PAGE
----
circa 1250 FRANCE Maciejowski Bible, Folio 41v, "David sees Bathsheba bathing"

But I don't want to tackle that in my initial tests of extant patterns, 'cause I mainly want to investigate the drape of the body of the dress, and try to stick fairly closely to the extant pattern... Plus, the fabric I have for my Maciejowski dress is cashmere... not something I want to use in test runs... I do, on the other hand, have a reasonable supply of white linen, and a length of royal blue linen in my stash that is currently un-allocated. Those may not be really appropriate period dress fabrics, but linen makes really useful Pennsic clothing! Plus, white and blue are Cleftlands' colors. So, I'm going to make test garb in the style of the Codex Manesse (German, 1300-1340): three different white linen undergowns using the three cutting patterns from the St. Elizabeth of Thuringia dress, St. Clare of Assisi dress and the St. Birgitta Gown. Plus a blue surcote with embroidered nebuly around the collar as a stand-in for the goldwork in the illumination 'cause I can always use more heraldic garb as baroness! (Someday I will make a proper wool Codex Manesse dress with goldwork... but first, the experiments! ;-) )

Here's an example of the Codex Manesse gown and surcote pairing -- so you see how the surcote will cover the experiments with the gown cutting. I'll adjust both to make them floor length for ease-of-wear at Pennsic.

1300-1340 GERMAN Codex Manesse, 64r Herr Dietmar von Ast (cropped)
1300-1340 GERMAN Codex Manesse, 64r Herr Dietmar von Ast

Altering the Dress Again...

I'm really tired of altering this dress... but when you loose a quarter of your body weight in a year, it's kinda inevitable -- and it's the only one of my gothic fitted dresses that even CAN be altered to my new size, so I suppose I should consider myself lucky... at least I have a dress that fits! (And I know, no one has any sympathy for my plight ;-) )
Anyway, here's the pictures:
1475 English Brugundian 2013 (sm Side) 1475 English Brugundian 2013 (sm Front) 1475 English Brugundian 2013 (sm Back)

The neckline's changed significantly... I like the neckline better from the last alteration I blogged about but I just couldn't achieve that, with the cut that was already there, the new chest size, and the need to be invisible underneath the V-neckline and placket of the overdress (the mockup of that is below). You can compare it to the necklines I was trying for here... it's not a perfect rendition, being just a bit too squared off, but not too bad, given that this is the 4th time I've significantly altered the dress!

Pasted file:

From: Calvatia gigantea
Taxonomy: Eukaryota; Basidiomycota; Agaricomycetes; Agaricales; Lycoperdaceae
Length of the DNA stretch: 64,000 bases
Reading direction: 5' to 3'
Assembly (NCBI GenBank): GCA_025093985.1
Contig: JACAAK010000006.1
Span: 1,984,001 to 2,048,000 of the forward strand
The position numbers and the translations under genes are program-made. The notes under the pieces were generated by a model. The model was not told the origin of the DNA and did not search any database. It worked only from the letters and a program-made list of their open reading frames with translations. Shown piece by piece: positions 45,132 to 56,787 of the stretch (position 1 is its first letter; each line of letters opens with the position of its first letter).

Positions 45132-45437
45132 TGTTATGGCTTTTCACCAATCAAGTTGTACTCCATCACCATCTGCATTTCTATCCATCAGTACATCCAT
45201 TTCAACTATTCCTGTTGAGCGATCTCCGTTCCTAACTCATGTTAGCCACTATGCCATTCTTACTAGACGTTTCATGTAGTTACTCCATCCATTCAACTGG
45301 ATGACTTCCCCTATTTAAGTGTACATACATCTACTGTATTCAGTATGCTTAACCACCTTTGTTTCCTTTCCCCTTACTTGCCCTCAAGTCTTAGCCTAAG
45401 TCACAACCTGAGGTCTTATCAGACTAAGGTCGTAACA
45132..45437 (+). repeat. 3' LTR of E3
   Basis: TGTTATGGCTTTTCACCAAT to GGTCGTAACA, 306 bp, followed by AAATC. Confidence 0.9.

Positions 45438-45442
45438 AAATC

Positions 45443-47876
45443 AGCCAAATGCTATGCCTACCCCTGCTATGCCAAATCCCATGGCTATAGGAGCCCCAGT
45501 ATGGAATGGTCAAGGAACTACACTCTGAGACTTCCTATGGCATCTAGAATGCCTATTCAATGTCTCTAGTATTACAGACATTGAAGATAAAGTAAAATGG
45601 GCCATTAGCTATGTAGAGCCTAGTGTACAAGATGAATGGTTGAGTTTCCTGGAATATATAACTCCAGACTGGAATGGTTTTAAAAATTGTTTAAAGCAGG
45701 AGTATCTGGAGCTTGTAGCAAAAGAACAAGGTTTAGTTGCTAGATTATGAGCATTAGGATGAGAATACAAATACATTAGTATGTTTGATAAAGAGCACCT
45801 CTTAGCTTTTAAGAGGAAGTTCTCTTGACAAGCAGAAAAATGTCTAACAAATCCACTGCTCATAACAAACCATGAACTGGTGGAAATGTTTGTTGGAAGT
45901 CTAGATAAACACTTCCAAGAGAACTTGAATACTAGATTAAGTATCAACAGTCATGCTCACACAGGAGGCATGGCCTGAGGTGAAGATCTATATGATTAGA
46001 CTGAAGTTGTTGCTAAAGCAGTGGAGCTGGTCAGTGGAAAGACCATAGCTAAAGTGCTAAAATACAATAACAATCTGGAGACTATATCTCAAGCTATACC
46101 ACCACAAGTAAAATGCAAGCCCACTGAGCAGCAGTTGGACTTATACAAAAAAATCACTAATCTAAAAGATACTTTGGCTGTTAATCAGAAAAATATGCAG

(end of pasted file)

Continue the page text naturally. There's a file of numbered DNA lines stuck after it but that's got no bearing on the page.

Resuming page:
1475 English Brugundian 2013 (sm Neckline with Placket)

Soon I'll move onto the brave new world of the overdress! ;-) 


My Mama sent me this poem today that she found here and it's so sweet that I just had to share :-)

by Joyce Ellen
one quarter of a century…
that's how long
I have had the
privilege of...
...mothering this sweet child
he was my first born
it was a new experience
i rocked the job
in the beginning
maybe even
thru the toddler years
once he reached school
i simply repeated
i had observed
i had been taught
and that's when my skills
started not being
so great
i look back now
with tears flowing down
my cheeks
i should have
wrapped my arms
around him more
and simply held him
i should have
just allowed him to be
to share what he wanted
to share
and shut up
i should have worried less
about what others thought
i should have learned that
as a mother
you put your own needs
behind his
i should have accepted
his choices
without criticism
and when i failed at that
i should have learned
to apologize
i should have told him
i love him
every single day
i know this
that's what
i'm yearning for
for me
the child within me
it's not too late
i'm still alive
and thankfully he's still
beside me


I finished something!!

I finally finished the underdress to my 1475 english burgundian! OK, so I finished it enough to wear it to Pennsic in 2011, but then I decided that the back neckline was a mistake, as the sleeves were falling off my shoulder points and I ripped it apart and it's been languishing in pieces in my sewing room ever since. But it's wearable again!! Of course, the back is something of a kludge... and it keeps wrinkling in annoying ways across the torso (next time I will just drape the dress from scratch rather than trying to take shortcuts by starting from a GFD I've already fit and then trying to adjust the fullness and styling :-S)  *sigh*

But here is the proof: Revised Underdress FrontRevised Underdress SideRevised Underdress Back